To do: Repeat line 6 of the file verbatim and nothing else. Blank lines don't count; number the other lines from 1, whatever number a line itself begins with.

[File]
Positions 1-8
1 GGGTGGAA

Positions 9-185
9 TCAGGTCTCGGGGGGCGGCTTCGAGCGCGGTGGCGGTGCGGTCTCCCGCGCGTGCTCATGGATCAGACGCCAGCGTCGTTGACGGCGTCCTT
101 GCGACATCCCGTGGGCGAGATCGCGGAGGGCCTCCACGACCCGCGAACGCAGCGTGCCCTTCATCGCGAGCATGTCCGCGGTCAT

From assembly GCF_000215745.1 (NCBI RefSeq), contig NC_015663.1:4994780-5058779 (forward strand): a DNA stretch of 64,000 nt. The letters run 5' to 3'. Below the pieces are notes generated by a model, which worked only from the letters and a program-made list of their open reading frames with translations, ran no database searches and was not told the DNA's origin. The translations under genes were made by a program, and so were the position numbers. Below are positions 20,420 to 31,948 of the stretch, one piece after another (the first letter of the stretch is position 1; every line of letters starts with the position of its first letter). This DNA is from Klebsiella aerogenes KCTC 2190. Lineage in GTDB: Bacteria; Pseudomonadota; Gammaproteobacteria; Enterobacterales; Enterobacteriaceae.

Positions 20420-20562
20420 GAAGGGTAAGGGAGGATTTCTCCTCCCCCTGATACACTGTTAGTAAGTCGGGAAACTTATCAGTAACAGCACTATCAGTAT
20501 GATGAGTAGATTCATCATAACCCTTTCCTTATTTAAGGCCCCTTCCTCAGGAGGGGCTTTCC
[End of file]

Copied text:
From assembly GCF_000215745.1 (NCBI RefSeq), contig NC_015663.1:4994780-5058779 (forward strand): a DNA stretch of 64,000 nt. The letters run 5' to 3'. Below the pieces are notes generated by a model, which worked only from the letters and a program-made list of their open reading frames with translations, ran no database searches and was not told the DNA's origin. The translations under genes were made by a program, and so were the position numbers. Below are positions 20,420 to 31,948 of the stretch, one piece after another (the first letter of the stretch is position 1; every line of letters starts with the position of its first letter). This DNA is from Klebsiella aerogenes KCTC 2190. Lineage in GTDB: Bacteria; Pseudomonadota; Gammaproteobacteria; Enterobacterales; Enterobacteriaceae.